The Board of Trustees (BOT) has agreed to appoint
University faculty members for three-year terms as nonvoting counselors
to the boards eight major committees, former University Senate
president William Branch announced at the Oct. 28 Senate meeting.
Branch, Carter Smith Sr. Professor of Medicine, had been working
for more than a year with Michael Giles, Goodrich C. White Professor
of Political Science and former chair of the Emory College Executive
Committee, to come to an agreement with BOT Chair Ben Johnson on
having faculty representation on the board. The president and president-elect
of University Senate already were ex officio members of the boards
Academic Affairs committee, but the recent change adds faculty voices
to seven more BOT groups.
"This sends a very sincere message from the Board of Trustees
and its chair that they would value our input and that they feel
we are important stakeholders who should have a voice in the decisions
affecting the University," said Branch, who will sit on the
BOT Real Estate committee.
Both Johnson and President Jim Wagner said the decision is a positive
move for the University.
"I chaired the Academic Affairs committee for several years
before I became board chair, and having the president and president-elect
of the Senate sitting as ex officio members seemed to me to be helpful,
healthy and informative both ways," Johnson said. "This
is a way to open up communication and have the faculty in a position
to better inform the decisions of the board, and better inform the
faculty about decisions of the board."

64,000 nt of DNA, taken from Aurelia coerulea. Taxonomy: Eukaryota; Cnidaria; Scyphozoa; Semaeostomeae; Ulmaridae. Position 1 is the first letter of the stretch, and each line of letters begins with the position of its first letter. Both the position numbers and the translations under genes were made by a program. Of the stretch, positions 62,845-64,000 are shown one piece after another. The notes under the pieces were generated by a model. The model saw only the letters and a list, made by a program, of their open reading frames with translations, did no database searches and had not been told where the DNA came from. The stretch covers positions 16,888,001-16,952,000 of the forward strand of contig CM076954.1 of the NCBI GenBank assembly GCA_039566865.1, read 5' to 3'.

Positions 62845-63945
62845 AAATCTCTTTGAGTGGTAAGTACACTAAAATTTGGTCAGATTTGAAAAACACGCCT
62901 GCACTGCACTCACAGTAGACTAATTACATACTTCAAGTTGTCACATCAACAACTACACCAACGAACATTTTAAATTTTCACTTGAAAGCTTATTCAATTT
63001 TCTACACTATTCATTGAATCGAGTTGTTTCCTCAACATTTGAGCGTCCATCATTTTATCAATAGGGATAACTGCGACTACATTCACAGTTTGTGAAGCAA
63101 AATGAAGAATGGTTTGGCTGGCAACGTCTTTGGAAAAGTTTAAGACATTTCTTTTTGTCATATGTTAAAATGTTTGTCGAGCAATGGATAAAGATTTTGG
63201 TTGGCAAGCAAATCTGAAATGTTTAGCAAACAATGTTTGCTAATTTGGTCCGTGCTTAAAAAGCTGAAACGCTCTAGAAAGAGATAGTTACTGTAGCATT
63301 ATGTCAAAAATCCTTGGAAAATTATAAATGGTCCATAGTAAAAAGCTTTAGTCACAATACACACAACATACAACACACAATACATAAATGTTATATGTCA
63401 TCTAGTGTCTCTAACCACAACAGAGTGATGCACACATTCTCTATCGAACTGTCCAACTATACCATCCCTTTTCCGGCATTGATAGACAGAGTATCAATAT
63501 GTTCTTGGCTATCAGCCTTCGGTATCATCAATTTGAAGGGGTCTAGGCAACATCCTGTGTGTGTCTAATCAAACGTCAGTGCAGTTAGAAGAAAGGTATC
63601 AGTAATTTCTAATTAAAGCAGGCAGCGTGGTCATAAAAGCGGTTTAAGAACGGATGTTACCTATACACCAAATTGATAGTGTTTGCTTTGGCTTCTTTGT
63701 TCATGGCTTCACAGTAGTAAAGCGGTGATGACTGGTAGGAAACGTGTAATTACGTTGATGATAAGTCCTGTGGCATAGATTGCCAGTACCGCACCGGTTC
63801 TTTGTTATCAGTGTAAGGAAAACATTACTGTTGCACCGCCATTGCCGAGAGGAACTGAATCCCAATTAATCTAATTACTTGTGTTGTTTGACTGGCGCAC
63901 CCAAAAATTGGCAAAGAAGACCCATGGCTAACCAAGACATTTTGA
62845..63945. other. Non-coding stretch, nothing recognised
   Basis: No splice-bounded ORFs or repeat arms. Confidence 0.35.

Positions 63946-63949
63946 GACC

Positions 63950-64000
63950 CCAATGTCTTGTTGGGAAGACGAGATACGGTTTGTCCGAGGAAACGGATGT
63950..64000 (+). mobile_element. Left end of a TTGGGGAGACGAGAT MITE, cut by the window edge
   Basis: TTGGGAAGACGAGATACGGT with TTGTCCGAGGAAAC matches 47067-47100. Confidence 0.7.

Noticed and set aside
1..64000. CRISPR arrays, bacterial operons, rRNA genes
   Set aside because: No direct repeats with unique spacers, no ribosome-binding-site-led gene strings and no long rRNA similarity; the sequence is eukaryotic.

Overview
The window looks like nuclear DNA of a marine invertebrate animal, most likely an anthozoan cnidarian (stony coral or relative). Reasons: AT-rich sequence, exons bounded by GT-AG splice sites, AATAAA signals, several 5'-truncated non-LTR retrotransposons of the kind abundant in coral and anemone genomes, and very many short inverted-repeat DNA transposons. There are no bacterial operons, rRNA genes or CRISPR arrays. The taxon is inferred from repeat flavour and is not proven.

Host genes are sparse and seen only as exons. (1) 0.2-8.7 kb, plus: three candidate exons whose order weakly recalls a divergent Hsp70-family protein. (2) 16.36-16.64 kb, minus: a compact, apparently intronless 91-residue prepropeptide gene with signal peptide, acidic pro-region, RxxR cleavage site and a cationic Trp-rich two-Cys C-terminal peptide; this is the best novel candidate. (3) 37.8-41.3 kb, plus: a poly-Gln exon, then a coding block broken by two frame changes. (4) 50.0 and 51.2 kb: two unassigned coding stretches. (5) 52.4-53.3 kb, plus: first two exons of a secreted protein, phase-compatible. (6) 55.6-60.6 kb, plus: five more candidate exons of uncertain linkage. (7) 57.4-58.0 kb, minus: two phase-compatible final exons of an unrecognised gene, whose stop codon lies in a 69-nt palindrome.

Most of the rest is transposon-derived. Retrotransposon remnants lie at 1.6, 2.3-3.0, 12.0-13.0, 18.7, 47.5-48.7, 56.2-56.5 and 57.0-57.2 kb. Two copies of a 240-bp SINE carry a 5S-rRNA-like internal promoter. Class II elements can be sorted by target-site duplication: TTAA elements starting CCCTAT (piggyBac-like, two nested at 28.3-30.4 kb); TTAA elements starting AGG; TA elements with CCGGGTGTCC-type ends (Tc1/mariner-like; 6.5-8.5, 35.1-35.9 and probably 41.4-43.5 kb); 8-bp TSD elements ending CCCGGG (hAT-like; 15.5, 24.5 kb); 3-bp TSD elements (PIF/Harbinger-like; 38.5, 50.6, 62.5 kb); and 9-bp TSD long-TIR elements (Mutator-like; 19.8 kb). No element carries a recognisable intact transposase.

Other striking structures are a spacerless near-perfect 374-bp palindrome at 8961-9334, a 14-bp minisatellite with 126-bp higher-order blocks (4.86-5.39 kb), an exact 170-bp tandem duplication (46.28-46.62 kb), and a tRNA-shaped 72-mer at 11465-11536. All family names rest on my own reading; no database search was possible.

"[This] is a great move, not so much to modify the kind of
governance we exercise here but to make the existing governance
process more effective," Wagner said. "Although to genuinely
empower an organizational structure it is important to make and
implement decisions through that structure, communication that informs
such decisions should know no structural boundaries. Therefore to
the extent that, in the past, a faculty voice may have been distant
or missing in the deliberations of the working elements of our [BOT],
the appointment of counselors will ensure more effective communication
in the future."
Apart from Senate officers (currently President John Snarey of theology
and President-elect Sharon Strocchia of history) continuing to sit
on the Academic Affairs committee, the other faculty appointees
Carol Hogue, public health.
Institutional Advancement: Eleanor Main, educational
Investment: Dwight Duffus, math and computer science.
Real Estate: Branch,
Woodruff Health Sciences Center board: Kathy Parker,
The representatives were chosen from the 38-member Future of the
University Committee, which reports to Faculty Council. This group
was chosen individually among the schools, Branch said; some schools
elected their representatives while others appointed them. From
the list of 38 names, Branch, Giles and Johnson considered individuals
expertise in choosing which people to appoint to the committees.
The term "counselors" comes directly from the University
bylaws, which state that the board committees have authority to
appoint such nonvoting members to engage in deliberations. Branch,
for one, said he is not concerned about the faculty representatives
nonvoting status since committees rarely engage in close votes on
any issue, and it is the participation in discussion that carries
the most influence.
"There is a great tendency of these committees to reach a unanimous
decision; as debates and deliberations go on, people are sort of
pulled toward the majority," Branch said. "There is a
lot that goes on that reflects the input of conversation, and a
lot less that reflects official votes."
Certain formal structures of faculty representation on the boardsuch
as how new representatives will be chosen once the first group serves
its three yearshave not been decided, but Branch said what
has been done is an important first step, and his colleagues at
the Senate seemed to agree.
"Ben Johnson, the man who did such an outstanding job of bringing
us a new president, has again signaled that it is no longer business
as usual at Emory," Snarey said. "The entire University
community owes him another Job well done."